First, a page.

ed. Christopher Palmer
2. Sunday Morning
3. The Chairs are Back
4. Melbeck’s Office
5. Looking for Johnny
6. Too Fast and Finale
Franz Waxman, having produced a masterly score for Rebecca (1940), went on the next year to compose another score for an Alfred Hitchcock film, Suspicion (RKO, 1941), the director’s second “English” picture. (Though it was made in Hollywood, the actors, the atmosphere, and the novel, Before The Fact by Francis Iles, are all English). Joan Fontaine, who won an Oscar for her performance, plays a woman who, upon realizing that her husband who is a playboy, a spendthrift and a liar, begins to suspect him also of wanting to murder her — though subsequent events prove her to be wrong.
In Sunday Morning, Cary Grant begins to court Fontaine; in The Chairs are Back, Grant, having sold some valuable antique chairs in order to bet on the races, buys them back (having won). In Melbeck’s Office, Fontaine learns that Grant is unemployed and in trouble; Looking for Johnny depicts Fontaine’s anxiety that Grant is bent on murdering his friend (Nigel Bruce). Too Fast is the famous scene in which Grant takes Fontaine on a car ride. She thinks he is trying to kill her, but he is merely driving fast and enjoying it.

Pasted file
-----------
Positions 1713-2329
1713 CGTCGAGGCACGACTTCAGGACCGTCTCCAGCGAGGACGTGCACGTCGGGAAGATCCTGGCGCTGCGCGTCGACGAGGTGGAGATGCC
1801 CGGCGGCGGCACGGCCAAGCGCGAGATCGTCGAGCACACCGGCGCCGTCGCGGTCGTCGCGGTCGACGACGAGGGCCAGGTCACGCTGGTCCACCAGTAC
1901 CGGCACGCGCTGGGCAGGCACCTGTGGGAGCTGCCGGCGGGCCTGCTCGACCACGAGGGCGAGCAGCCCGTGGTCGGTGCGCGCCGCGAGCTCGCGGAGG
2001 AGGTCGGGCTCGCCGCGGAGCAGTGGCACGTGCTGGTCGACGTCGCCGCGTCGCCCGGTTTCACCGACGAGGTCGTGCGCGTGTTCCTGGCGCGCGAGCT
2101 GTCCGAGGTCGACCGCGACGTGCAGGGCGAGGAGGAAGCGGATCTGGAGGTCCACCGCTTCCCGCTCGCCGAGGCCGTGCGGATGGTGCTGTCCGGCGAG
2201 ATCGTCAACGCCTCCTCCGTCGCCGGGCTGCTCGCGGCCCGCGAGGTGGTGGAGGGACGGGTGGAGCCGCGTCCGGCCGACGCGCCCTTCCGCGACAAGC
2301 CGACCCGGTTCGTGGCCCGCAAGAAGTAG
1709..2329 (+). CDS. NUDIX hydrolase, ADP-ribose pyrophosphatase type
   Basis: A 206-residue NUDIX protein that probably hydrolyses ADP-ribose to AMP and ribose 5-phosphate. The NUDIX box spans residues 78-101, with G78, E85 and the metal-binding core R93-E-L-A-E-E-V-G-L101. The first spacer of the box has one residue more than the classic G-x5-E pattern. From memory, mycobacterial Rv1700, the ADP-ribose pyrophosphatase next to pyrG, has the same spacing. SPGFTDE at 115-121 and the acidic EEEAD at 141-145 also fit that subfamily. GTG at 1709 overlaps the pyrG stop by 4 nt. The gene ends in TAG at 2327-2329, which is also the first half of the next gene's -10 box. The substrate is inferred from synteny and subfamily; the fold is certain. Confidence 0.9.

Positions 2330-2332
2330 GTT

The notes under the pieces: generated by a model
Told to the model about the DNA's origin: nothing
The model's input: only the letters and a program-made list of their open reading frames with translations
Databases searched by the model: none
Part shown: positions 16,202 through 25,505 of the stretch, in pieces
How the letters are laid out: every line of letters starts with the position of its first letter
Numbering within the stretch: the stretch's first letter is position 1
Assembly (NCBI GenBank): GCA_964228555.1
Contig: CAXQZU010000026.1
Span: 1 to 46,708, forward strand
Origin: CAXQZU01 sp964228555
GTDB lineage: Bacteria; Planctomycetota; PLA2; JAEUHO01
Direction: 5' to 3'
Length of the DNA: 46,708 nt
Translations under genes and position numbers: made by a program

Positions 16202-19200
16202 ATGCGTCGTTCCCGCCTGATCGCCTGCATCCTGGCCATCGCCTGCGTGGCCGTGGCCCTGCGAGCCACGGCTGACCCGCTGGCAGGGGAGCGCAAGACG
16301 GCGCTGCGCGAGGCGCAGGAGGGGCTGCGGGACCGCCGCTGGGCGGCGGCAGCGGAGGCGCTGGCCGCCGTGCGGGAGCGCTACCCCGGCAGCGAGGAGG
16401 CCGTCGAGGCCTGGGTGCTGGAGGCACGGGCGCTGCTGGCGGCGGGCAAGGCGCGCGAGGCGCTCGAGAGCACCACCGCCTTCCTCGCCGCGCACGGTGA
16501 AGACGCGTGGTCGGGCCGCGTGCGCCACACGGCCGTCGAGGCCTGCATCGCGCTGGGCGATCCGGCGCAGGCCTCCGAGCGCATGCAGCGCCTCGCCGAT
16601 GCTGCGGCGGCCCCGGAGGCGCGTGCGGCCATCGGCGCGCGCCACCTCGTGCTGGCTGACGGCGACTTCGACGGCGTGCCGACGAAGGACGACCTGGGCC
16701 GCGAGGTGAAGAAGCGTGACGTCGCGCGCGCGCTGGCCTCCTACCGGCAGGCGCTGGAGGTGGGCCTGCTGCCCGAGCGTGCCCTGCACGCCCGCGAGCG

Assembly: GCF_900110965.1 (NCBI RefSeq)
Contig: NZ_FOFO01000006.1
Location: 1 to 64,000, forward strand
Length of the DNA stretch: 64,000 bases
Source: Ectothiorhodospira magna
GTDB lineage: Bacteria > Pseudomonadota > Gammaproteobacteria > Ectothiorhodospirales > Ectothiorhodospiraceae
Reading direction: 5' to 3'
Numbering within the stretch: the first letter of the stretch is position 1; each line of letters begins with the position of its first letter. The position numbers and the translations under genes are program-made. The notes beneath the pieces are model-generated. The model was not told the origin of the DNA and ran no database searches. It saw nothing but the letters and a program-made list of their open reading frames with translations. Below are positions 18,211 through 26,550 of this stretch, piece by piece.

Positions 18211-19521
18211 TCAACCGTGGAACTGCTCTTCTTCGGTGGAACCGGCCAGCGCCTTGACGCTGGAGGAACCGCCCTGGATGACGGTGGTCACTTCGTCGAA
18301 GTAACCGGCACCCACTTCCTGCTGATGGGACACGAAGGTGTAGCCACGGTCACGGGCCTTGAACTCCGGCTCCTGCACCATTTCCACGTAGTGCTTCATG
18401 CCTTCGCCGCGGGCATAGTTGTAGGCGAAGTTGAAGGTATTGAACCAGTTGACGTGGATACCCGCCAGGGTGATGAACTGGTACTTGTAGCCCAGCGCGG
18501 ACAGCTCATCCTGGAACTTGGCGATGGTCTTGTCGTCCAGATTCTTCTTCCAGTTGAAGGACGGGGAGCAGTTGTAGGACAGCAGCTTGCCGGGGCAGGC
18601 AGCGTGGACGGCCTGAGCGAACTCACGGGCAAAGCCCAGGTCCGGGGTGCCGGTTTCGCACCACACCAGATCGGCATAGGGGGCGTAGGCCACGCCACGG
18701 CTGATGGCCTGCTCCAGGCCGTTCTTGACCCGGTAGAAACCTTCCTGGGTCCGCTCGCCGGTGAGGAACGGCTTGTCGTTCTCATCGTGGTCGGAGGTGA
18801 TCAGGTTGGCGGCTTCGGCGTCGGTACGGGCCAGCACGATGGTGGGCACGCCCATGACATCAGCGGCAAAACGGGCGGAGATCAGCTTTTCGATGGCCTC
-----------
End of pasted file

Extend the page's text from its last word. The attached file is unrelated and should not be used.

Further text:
Waxman works within the late-Romantic framework which was the stylistic norm in Hollywood at that time; yet because he was a composer and musician of distinction, highly intelligent and selflessly devoted to his work, he avoids cliché and supplies music which can always be listened to for its intrinsic qualities of invention.
Recorded by the Utah Symphony conducted by Charles Ketcham, this Alfred Hitchcock CD was produced by George Korngold.
— Christopher Palmer, 1985